Do Means-Tested Programs Create a Dependency?
Women are gaining employment because of TANF; however, their higher education is lacking leaving the women in low-income jobs (Popple & Leighninger, 2015, p. 132). Therefore, in turn it is creating a cycle of applying for benefits, gaining low-income jobs, and to still have to depend on the program. The reason being, the gap between what the women are earning and that of their potential of having a higher education.
Potential Perception of Dependency Contributes to Stigma of Welfare Programs
Dependency on welfare programs will continue to leave a negative perception on the means-tested programs. While there may be statistics to prove that women are gaining work skills to be employed at low-income jobs; the statistics are still greater in the reliance of the job and the means-tested program (Popple & Leighninger, 2015, p. 132). The stigma of welfare programs will always carry the association until women obtain college degrees and superior independency.
Personal Perception on Clients Utilizing Means-Tested Programs
I personally believe it is okay to use them to an extent. There are people who absolutely “need” the financial help and there are others who use it beyond what the program is truly intended for. These programs are intended to help people financially until they can become self-sufficient and support themselves financially. Other things I keep in mind are our economy and government policies. If the economy does not overcome this financial barrier and start creating opportunities things will remain the same. Also, federal and state policies need to be altered to assist in enhancing the lives of others and not leaving opportunities open only for the privileged. I do not believe this will affect my work as a social worker because what I believe in will help better the lives of those reliant on means-tested programs. My job is to strive to help clients become self-sufficient with the appropriate resources for their situations.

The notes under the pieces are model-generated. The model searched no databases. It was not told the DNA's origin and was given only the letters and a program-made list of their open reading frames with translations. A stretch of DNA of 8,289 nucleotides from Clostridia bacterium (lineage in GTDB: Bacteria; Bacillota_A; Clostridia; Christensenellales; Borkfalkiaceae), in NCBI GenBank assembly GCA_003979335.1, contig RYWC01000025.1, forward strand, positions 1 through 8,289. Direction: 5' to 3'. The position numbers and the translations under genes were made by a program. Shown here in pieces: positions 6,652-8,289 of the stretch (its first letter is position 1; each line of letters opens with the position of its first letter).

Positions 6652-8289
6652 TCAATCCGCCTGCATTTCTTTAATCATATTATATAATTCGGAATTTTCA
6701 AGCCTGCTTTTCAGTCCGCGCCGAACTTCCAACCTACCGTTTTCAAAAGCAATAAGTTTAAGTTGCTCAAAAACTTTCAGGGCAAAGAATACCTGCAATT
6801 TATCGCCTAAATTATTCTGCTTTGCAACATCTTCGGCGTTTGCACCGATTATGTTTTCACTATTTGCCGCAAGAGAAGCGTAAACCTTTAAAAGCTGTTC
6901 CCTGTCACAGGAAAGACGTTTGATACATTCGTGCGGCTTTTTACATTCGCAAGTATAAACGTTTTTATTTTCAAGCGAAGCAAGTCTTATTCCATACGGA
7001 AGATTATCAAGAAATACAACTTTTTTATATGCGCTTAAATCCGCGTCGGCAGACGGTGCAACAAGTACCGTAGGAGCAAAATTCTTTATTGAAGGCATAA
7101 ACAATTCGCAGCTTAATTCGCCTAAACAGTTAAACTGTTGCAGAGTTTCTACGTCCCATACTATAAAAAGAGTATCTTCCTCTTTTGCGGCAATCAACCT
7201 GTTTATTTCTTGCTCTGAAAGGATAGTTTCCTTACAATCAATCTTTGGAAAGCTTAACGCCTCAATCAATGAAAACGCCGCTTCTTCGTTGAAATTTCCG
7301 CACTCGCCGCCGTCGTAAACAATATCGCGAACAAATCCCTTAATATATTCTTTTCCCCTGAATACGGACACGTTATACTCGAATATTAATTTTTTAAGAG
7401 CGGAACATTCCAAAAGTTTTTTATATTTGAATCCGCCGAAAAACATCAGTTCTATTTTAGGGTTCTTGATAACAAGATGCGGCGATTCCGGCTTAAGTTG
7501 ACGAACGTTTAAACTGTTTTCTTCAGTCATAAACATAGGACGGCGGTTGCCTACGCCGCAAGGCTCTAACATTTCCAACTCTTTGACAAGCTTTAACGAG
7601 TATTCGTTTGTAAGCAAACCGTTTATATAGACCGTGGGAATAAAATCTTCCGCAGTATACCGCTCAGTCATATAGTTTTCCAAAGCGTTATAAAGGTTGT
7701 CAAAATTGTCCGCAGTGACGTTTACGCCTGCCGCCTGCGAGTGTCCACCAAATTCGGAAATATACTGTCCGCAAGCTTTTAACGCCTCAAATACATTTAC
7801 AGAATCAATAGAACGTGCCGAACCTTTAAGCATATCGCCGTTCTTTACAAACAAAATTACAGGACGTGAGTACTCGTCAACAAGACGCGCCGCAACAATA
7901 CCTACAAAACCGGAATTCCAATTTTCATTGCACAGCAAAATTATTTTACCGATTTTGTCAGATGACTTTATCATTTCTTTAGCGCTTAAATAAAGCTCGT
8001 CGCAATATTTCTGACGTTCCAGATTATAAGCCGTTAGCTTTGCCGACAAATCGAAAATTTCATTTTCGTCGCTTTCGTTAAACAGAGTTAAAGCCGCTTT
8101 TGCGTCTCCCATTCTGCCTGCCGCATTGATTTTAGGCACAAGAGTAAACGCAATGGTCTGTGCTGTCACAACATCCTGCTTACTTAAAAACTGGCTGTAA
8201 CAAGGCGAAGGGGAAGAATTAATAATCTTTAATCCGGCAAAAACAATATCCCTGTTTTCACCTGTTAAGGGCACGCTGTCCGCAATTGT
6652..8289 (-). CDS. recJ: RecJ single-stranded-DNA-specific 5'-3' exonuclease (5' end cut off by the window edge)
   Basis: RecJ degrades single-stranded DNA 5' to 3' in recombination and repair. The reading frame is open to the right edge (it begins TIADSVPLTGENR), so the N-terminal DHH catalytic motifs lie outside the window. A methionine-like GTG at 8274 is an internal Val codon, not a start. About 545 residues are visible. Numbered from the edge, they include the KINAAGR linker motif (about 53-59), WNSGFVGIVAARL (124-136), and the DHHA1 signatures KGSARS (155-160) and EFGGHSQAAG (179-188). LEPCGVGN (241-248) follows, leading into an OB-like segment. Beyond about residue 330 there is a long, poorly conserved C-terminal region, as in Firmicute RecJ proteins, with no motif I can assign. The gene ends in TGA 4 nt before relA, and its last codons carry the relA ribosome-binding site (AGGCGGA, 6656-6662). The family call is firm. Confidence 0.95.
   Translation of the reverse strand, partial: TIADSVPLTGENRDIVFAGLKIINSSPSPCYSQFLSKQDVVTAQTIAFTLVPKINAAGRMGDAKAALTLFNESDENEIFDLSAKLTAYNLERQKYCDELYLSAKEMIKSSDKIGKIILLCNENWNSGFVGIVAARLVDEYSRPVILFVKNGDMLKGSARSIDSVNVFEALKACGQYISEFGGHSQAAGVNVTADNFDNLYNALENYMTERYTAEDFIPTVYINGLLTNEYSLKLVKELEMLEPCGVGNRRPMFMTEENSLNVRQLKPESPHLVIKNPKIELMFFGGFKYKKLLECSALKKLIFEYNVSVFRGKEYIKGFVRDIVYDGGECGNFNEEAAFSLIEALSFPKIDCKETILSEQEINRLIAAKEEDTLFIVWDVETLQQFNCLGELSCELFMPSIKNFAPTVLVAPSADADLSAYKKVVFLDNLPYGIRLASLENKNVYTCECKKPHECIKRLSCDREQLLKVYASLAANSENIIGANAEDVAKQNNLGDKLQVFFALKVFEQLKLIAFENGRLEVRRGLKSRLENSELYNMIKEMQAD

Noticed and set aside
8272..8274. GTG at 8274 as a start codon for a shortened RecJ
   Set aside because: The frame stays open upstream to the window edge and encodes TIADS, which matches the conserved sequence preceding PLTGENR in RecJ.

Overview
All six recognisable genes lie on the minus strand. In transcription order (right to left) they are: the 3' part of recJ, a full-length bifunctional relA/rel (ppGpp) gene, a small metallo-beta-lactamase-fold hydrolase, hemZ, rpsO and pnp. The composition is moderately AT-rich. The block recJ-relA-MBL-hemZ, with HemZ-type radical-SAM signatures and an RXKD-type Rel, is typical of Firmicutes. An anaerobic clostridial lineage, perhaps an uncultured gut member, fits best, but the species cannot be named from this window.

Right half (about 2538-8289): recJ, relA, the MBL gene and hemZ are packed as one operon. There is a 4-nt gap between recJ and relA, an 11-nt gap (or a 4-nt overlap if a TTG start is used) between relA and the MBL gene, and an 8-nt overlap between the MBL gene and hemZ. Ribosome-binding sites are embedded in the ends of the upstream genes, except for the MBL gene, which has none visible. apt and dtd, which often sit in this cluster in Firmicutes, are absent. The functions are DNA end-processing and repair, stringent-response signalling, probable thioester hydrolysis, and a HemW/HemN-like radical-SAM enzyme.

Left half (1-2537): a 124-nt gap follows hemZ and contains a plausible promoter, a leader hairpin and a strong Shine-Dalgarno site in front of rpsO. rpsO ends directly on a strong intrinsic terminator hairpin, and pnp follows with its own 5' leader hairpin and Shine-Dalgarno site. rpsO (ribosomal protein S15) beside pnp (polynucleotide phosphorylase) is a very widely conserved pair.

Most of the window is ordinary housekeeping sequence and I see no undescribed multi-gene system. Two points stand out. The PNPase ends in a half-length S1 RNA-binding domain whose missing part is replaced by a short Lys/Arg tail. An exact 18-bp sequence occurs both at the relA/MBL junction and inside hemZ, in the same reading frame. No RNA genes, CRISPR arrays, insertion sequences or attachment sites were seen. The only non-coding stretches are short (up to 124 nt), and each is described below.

Popple, P. R., & Leighninger, L. (2015). The policy-based profession: An introduction to social welfare policy analysis for social workers. (6th ed.). Upper Saddle River, NJ: Pearson Education.